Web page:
Burners Torched Over Native Party
Local Native Americans go to war against insensitive Burners and win.
By David Downs
Printer-friendly version | Send a letter | E-mail story April 1, 2009
There was supposed to be a "private" Burner party last Saturday night at the Bordello in Oakland, complete with three hundred guests, twenty DJs spinning thumping techno and bass, dancers, a fashion show, micro-massages, raw food, an absinthe bar, and coconuts. Instead, the event ended in tears.
Editor's Note: This story is real.
More than fifty Bay Area Native American rights activists converged on the historic East Oakland property at 9:30 p.m. to ensure the shutdown of popular Burning Man group Visionary Village's "Go Native!" party. The fired-up Hopis, Kiowas and other tribal members spent more than four hours lecturing the handful of white, college-class Burners about cultural sensitivity until some of them simply broke down crying.
The emotional crescendo capped a month-long saga that started with a tone-deaf dance party flyer, led to an Internet flame war and a public excoriation of Visionary Village's young, neo-hippy leaders before real tribal elders in the East Bay demanded a cancellation of the event.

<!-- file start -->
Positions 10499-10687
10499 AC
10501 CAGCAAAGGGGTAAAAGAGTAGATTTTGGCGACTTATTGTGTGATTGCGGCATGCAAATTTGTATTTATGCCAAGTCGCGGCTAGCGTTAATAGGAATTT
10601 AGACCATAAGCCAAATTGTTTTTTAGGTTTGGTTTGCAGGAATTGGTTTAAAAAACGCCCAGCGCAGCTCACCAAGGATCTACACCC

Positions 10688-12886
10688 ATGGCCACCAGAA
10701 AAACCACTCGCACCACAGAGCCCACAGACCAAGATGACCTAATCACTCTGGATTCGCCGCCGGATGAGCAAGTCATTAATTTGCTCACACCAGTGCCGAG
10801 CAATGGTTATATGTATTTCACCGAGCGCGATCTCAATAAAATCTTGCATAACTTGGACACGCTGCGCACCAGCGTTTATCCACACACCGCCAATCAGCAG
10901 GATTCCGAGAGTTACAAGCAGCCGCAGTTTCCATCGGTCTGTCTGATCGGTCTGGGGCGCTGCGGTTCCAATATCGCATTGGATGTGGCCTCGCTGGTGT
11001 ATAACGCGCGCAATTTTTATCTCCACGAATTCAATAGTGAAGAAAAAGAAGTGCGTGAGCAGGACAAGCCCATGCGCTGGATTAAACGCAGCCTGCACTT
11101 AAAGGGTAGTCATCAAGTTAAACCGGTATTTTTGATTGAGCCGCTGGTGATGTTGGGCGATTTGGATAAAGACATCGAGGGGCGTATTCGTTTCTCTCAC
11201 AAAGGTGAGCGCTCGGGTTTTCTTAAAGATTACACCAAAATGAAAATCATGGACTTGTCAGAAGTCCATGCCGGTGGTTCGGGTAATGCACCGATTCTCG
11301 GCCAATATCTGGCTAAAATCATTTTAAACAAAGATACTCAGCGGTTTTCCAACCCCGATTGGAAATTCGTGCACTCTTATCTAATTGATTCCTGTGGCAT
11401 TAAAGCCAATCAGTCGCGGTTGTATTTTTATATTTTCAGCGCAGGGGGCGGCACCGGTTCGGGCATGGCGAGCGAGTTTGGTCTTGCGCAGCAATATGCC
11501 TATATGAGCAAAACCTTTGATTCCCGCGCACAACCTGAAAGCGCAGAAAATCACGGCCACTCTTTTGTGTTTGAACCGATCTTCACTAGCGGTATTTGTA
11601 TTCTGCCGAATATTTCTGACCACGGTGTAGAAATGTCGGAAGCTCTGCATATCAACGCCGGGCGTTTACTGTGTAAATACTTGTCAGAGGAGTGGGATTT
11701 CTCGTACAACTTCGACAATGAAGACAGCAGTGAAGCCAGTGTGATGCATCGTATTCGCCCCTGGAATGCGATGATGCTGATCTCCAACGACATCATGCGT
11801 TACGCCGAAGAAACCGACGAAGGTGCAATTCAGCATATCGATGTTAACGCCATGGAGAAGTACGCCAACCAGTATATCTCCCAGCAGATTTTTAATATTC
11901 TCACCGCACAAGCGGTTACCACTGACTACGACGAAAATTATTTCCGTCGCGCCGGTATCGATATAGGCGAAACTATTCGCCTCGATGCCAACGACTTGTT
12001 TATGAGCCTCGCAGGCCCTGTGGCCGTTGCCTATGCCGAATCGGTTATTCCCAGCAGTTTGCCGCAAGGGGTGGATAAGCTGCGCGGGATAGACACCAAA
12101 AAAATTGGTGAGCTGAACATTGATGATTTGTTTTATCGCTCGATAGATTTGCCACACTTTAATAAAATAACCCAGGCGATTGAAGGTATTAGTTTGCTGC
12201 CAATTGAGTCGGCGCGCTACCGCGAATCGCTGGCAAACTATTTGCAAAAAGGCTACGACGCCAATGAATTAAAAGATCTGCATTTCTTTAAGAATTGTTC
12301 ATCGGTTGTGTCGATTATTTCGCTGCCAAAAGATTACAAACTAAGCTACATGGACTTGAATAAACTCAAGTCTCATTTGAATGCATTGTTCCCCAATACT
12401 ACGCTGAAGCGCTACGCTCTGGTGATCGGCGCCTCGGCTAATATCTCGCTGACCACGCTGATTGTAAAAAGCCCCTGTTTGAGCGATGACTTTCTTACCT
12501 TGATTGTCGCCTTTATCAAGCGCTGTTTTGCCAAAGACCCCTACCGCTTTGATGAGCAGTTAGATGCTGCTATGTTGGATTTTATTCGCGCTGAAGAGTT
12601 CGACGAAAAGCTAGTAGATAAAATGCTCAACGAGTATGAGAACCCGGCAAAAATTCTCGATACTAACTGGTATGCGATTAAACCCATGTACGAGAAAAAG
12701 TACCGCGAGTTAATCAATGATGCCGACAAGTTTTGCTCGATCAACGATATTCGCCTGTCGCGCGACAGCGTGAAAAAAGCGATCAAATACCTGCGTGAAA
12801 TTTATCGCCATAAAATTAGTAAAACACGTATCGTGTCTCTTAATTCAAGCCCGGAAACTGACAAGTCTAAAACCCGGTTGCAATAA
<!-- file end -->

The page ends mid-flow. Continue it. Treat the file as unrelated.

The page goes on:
But for every apology, the group often inserted a foot into its mouth. Some Burners said they'd been trained by shamans to build altars, others sang racist childhood songs, or noted the lack of Native Americans at Burning Man (which occurs on an Indian reservation). Others asked for Indian help with their Burning Man projects, prompting a Hopi woman to go off.
"I'm trying to articulate my feelings as best I can without completely losing it," she said. "What we do is not an artistic expression. And you don't have artistic license to take little pieces here and there and do what you want with it. That's something you people don't understand, probably never will understand.
"Name your little villages whatever you want, but don't ever associate it with Native Americans. Call it the Crystal Ranch or something. Call it the Mars Ranch. If you want to be spiritual — go be a Druid or something."